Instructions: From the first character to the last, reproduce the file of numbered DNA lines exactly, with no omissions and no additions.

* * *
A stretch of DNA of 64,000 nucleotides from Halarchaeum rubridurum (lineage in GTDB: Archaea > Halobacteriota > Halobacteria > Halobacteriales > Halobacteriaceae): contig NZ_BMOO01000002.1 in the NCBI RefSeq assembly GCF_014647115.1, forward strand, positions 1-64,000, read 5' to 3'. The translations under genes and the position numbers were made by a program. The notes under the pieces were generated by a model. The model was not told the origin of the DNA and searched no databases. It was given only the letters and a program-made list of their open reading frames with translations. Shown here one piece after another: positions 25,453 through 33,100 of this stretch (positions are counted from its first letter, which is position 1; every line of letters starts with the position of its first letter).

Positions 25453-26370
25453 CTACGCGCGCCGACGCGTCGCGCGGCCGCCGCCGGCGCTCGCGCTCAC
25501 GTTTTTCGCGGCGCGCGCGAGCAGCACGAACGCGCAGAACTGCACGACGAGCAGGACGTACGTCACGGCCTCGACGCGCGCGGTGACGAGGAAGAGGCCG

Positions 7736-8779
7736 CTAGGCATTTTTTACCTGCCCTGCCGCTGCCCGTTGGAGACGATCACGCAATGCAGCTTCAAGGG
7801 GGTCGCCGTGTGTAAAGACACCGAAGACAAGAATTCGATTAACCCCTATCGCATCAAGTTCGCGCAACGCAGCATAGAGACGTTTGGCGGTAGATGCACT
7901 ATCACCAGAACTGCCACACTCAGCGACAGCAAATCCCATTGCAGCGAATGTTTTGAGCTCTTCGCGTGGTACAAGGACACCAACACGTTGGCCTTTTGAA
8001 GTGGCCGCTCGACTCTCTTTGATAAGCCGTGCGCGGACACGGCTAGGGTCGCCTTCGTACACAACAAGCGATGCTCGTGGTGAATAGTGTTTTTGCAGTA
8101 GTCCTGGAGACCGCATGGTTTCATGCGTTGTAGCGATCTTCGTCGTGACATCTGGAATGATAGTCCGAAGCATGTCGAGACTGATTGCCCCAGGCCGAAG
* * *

A stretch of DNA of 64,000 nucleotides from Halarchaeum rubridurum (lineage in GTDB: Archaea > Halobacteriota > Halobacteria > Halobacteriales > Halobacteriaceae): contig NZ_BMOO01000002.1 in the NCBI RefSeq assembly GCF_014647115.1, forward strand, positions 1-64,000, read 5' to 3'. The translations under genes and the position numbers were made by a program. The notes under the pieces were generated by a model. The model was not told the origin of the DNA and searched no databases. It was given only the letters and a program-made list of their open reading frames with translations. Shown here one piece after another: positions 25,453 through 33,100 of this stretch (positions are counted from its first letter, which is position 1; every line of letters starts with the position of its first letter).

Positions 25453-26370
25453 CTACGCGCGCCGACGCGTCGCGCGGCCGCCGCCGGCGCTCGCGCTCAC
25501 GTTTTTCGCGGCGCGCGCGAGCAGCACGAACGCGCAGAACTGCACGACGAGCAGGACGTACGTCACGGCCTCGACGCGCGCGGTGACGAGGAAGAGGCCG

Positions 7736-8779
7736 CTAGGCATTTTTTACCTGCCCTGCCGCTGCCCGTTGGAGACGATCACGCAATGCAGCTTCAAGGG
7801 GGTCGCCGTGTGTAAAGACACCGAAGACAAGAATTCGATTAACCCCTATCGCATCAAGTTCGCGCAACGCAGCATAGAGACGTTTGGCGGTAGATGCACT
7901 ATCACCAGAACTGCCACACTCAGCGACAGCAAATCCCATTGCAGCGAATGTTTTGAGCTCTTCGCGTGGTACAAGGACACCAACACGTTGGCCTTTTGAA
8001 GTGGCCGCTCGACTCTCTTTGATAAGCCGTGCGCGGACACGGCTAGGGTCGCCTTCGTACACAACAAGCGATGCTCGTGGTGAATAGTGTTTTTGCAGTA
8101 GTCCTGGAGACCGCATGGTTTCATGCGTTGTAGCGATCTTCGTCGTGACATCTGGAATGATAGTCCGAAGCATGTCGAGACTGATTGCCCCAGGCCGAAG